Ned Colletti was on KABC radio in Los Angeles yesterday, and seemed to question the legitimacy of some Dodgers’ players recent trips to the disabled list:
“Sometimes you wonder what the thought process is too. The disabled list used to be some place a player never wanted to go. And now it might be a safe haven, it might be a couple of weeks’ vacation. You just hope everybody is doing everything they can to get back and play.”
He walked the comments back in the Los Angeles times, saying that, however those words came out, it wasn’t his intent to call anyone out.
I suppose tone mattered here: Colletti said the comment was made in jest, and if there was in fact some comic exasperation at the Dodgers’ injury woes here, it’s a pretty nothing comment. If he was a bit more serious, maybe it’s one of those Kinsley gaffes where a public figure actually — accidentally! — revealed what he was thinking instead of providing the politically or corporately-approved line. Which we simply cannot have.
Of course, Colletti isn’t the first person to suggest that players need and/or use the disabled list for simple rest. You’ll recall that Jayson Stark spoke to an anonymous general manager a few weeks ago who suggested that “players just couldn’t handle” the 162-game season and used the disabled list as a means of escape.
So: is Ned Colletti the anonymous GM, or is he simply saying here what a lot of people inside baseball think about the disabled list?
Blue Jays’ outfielder Anthony Alford will miss at least 4-6 weeks after undergoing surgery on his left wrist, the team announced on Saturday. Alford was placed on the 10-day disabled list earlier in the week after sustaining a left hamate fracture on a foul pitch, and could miss significant time in what looks to be a lengthy rehab process. MLB.com’s Gregor Chisholm reports that the procedure has been scheduled for next week and will be performed by Dr. Donald Sheridan in Arizona.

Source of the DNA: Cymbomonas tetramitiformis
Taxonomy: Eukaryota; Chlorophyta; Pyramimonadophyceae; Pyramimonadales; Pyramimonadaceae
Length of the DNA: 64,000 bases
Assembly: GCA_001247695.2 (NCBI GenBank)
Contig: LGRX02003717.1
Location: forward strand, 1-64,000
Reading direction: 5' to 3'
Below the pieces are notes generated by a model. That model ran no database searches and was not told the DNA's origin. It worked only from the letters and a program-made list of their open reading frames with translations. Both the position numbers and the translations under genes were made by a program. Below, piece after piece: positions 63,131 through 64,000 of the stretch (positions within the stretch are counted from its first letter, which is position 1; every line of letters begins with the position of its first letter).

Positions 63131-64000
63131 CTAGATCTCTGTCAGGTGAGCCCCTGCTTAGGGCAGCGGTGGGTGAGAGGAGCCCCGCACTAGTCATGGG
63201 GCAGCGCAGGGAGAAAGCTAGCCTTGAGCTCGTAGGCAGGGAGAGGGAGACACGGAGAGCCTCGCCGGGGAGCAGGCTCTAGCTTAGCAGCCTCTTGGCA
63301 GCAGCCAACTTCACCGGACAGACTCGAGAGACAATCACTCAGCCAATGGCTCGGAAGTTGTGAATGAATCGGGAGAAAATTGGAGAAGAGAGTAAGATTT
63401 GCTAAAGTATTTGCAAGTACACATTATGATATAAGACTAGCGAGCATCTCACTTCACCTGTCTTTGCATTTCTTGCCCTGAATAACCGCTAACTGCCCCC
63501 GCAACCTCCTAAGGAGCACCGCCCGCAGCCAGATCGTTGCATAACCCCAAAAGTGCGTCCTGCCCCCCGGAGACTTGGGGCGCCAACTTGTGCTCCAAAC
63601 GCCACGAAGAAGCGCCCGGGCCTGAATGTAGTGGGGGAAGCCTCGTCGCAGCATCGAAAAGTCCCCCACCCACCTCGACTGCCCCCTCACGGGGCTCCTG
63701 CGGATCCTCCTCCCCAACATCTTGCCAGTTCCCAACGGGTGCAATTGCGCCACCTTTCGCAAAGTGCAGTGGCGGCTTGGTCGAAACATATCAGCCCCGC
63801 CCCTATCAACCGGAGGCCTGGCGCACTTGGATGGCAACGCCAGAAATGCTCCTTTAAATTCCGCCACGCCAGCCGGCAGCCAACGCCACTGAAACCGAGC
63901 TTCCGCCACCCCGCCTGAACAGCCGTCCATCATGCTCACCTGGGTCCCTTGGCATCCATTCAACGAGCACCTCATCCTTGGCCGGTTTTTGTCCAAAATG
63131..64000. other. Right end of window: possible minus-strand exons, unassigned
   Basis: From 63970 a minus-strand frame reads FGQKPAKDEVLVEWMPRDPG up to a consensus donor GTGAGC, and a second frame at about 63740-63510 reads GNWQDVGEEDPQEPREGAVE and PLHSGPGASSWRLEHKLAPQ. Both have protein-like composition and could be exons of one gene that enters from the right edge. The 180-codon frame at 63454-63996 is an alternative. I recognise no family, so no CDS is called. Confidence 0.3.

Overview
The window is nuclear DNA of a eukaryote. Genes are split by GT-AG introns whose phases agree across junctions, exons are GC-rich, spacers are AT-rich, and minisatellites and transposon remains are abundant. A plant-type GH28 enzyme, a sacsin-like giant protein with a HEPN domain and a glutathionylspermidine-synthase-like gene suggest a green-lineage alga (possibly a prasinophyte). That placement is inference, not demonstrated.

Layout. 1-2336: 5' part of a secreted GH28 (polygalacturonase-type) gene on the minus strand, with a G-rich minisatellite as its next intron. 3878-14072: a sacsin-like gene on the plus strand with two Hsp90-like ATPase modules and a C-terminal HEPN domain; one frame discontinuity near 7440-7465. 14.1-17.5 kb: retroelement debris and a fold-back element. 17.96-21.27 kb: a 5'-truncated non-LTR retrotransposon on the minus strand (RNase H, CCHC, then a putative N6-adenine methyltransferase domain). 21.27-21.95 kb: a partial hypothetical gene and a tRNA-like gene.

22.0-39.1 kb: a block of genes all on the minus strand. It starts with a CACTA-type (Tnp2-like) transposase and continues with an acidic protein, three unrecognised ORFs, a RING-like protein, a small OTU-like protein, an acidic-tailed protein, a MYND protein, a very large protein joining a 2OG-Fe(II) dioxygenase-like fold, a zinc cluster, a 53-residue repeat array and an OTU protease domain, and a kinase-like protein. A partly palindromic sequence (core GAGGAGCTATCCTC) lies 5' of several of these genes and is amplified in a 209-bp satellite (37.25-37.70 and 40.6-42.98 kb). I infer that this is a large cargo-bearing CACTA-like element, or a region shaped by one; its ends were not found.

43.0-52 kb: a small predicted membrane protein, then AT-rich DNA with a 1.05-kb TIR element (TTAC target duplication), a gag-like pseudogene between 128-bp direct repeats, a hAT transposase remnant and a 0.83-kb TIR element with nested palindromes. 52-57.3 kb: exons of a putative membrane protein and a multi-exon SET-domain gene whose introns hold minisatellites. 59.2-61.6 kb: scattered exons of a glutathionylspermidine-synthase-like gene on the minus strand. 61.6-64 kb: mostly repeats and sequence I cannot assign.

Alford, 22, was called up to the majors from Double-A New Hampshire last Friday. He went hitless in his first three outings, finally catching a break against the Brewers on Tuesday when he pinch-hit a leadoff double in the seventh. The injury occurred two innings later when Alford fouled off a pitch in the ninth inning, fracturing his wrist in the process.
Alford will join eight other players on the Blue Jays’ disabled list, including outfielders Steve Pearce (calf strain), Dalton Pompey (concussion) and Darrell Cecillani (partial shoulder dislocation). He’s expected to be replaced by 24-year-old outfield prospect Dwight Smith Jr.
Good luck getting a hit against the Nationals this weekend. Stephen Strasburg followed Max Scherzer‘s 13-strikeout performance on Friday with a dazzling outing of his own on Saturday afternoon. The right-hander whiffed a career-best 15 batters in seven innings, allowing just three hits and a walk in the Nats’ 3-0 win.
It took Strasburg several innings to get into a groove after pitching into (and out of) a jam in the first inning. The Padres loaded the bases with Allen Cordoba‘s leadoff single, a throwing error by Ryan Zimmerman and a four-pitch walk to Cory Spangenberg. By the third, Strasburg was cruising, striking out the side on 18 pitches and keeping the Padres off the basepaths until the sixth. He recorded his 15th and final strikeout in the seventh inning, catching Padres’ prospect Franchy Cordero swinging on a 1-2 pitch to effectively end his outing.
While 15 strikeouts set a new career record for the Nationals’ ace, he came close to reaching the mark twice before. The first time, he struck out 14 of 24 batters during his major league debut against the 2010 Pirates, though the 5-2 win did little more than keep the Nationals neck-and-neck with the Marlins at the bottom of the NL East. Five years later, he tied his 14-strikeout record against the 2015 Phillies, tossing a one-hitter in eight innings to cement his ninth victory of the season.
The only one who doesn’t seem overly enthused by the new record? Strasburg himself, who told MLB.com’s Jamal Collier and AJ Cassavell: “It’s pretty cool, but there’s another game five, six days from now. I’ll enjoy it tonight, but back to work tomorrow.”